The Others

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The Others studio and gallery currently houses art pieces containing executed mice and phrases like “I can’t f—k this up” in a building that has ranged in purpose from church to computer warehouse.

Formed last May, The Others is a coalition for modern art in Bozeman composed of past and current MSU students. Their most recent group exhibition is “Phobia,” an exploration of irrational fears. The pieces vary in quality, but each artist’s work blends cohesively into the macabre installation.

Modern art already has a minor following in Bozeman through the Cottonwood Club and Theory Magazine. However, their efforts defy a deeply ingrained culture of western art. Prior to these groups, Bozeman modern art was juvenile and rebellious, Others co-founder Jade Lowder said. The Others is still counter-cultural, he explained, but “more progressive than just ‘f—k the man.’”

“There definitely is a contemporary art culture here, but I think the majority of artists feel they won’t find a buyer,” said Stacey Ray, a co-founder who has worked in three other local galleries. Ray believes buyers downtown are more interested in Bozeman as a place, and they want their artwork to reflect that.

Even with the odds against it, The Others is making a difference. MSU currently offers no art installation classes, and makes up for it by running a senior thesis exhibition. Each artist puts in one or two pieces for the senior show, which Lowder noted is completely insufficient to prepare artists for professional work or graduate school.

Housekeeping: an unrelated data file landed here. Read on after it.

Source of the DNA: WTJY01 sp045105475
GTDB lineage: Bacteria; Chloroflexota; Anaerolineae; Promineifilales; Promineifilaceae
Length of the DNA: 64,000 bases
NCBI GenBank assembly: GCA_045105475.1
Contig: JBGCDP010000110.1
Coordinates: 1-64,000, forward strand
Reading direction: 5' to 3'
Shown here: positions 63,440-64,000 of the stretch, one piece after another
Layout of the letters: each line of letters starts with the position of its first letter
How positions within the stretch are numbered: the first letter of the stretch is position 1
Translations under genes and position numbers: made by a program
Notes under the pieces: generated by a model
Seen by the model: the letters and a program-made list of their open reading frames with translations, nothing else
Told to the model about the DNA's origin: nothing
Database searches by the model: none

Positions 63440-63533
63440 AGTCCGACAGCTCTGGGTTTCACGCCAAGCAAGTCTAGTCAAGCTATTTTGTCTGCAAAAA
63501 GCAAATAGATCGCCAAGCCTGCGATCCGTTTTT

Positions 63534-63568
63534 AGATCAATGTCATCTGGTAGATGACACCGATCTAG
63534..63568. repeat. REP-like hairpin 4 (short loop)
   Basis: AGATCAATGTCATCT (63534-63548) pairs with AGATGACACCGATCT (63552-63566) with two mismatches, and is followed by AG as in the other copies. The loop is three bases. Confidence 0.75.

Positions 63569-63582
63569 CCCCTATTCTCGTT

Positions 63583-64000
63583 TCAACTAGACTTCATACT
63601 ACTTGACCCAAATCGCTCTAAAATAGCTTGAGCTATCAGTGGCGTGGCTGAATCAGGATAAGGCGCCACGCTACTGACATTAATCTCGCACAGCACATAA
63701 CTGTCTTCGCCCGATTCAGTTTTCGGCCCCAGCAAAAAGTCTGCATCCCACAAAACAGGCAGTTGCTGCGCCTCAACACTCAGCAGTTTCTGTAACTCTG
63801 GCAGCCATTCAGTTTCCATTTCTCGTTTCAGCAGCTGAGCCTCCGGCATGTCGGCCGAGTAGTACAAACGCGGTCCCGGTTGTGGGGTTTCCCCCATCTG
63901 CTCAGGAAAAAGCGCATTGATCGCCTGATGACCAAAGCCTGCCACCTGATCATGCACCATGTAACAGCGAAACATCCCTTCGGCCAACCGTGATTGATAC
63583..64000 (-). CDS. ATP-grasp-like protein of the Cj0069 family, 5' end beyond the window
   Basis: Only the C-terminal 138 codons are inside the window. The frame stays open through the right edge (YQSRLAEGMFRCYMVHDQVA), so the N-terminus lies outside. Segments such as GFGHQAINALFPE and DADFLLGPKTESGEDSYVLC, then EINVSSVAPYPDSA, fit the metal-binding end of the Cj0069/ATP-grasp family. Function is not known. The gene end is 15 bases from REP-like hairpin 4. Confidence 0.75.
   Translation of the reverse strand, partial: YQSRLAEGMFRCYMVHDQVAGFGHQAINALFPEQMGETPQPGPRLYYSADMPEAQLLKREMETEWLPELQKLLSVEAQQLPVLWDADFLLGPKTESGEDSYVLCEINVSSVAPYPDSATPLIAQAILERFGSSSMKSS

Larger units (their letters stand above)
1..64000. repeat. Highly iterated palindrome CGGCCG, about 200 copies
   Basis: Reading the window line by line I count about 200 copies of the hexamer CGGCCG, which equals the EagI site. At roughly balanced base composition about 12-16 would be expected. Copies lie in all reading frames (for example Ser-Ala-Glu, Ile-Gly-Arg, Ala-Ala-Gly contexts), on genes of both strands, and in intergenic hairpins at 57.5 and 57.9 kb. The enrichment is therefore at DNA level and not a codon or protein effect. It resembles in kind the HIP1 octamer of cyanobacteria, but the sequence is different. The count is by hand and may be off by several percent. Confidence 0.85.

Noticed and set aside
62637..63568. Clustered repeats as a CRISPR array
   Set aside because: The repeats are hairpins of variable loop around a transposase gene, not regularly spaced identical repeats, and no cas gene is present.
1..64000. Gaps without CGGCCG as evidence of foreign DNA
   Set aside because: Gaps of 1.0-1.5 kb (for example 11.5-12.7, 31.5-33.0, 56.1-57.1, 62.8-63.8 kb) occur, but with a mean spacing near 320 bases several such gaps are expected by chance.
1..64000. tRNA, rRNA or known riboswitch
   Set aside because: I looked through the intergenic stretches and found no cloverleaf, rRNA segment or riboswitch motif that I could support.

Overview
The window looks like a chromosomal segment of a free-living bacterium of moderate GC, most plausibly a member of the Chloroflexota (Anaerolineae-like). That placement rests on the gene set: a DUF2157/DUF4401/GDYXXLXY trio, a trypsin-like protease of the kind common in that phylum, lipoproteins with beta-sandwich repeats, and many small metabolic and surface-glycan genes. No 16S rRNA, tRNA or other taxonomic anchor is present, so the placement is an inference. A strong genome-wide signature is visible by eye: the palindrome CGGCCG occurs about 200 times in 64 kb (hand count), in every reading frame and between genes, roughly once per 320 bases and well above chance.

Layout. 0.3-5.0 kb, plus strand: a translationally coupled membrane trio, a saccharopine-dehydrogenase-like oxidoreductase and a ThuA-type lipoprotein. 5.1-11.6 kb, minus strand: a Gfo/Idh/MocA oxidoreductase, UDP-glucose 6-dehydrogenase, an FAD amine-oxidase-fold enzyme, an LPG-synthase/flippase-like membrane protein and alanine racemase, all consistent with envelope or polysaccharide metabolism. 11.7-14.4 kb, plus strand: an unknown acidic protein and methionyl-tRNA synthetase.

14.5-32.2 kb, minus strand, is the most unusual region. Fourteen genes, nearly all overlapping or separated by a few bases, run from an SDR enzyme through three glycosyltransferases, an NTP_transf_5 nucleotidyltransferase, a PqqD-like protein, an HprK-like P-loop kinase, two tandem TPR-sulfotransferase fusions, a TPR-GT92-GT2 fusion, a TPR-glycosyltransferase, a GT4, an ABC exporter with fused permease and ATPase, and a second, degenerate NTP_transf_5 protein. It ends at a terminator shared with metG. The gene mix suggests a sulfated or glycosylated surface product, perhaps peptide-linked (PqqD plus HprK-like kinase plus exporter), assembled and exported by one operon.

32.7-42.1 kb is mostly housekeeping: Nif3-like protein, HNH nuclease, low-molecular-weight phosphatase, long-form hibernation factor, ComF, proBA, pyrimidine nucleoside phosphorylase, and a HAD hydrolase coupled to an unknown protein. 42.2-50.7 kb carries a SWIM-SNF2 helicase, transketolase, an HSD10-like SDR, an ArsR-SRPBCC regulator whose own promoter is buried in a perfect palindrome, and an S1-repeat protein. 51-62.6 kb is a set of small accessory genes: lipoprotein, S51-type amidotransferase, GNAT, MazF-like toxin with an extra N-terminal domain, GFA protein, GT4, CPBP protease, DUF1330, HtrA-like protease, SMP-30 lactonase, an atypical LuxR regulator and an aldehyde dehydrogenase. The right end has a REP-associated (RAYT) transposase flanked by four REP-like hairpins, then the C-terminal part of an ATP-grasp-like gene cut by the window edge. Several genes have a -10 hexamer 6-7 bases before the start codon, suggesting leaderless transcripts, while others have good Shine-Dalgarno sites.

Artists of The Others urge all like-minded MSU students to contact them, as they plan to run a new exhibition each month. “The Others doesn’t just have to be us,” Lowder said. “We want a lot of people to come and be a part of it.”

“Phobia” will be on display until Nov. 9, with a closing day reception starting at 7 p.m. The gallery is located at 95 Spanish Peaks Drive in Four Corners. To contact the Others, email

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[SIDEBAR] Overcome your cynicism

Modern art polarizes art viewers. Many deeply enjoy it, while others ridicule it by calling it infantile or influenced by too many drugs. One explanation for this response is that secretly, many of us fear that we don’t understand modern art.

The trick is to get over this fear and view modern art like any other media, with an open mind. Art draws on experiences all of us have, so in truth everyone is equipped to view it. Over time, deeper understanding may come, but remember that your opinions are valid — because art is for the people.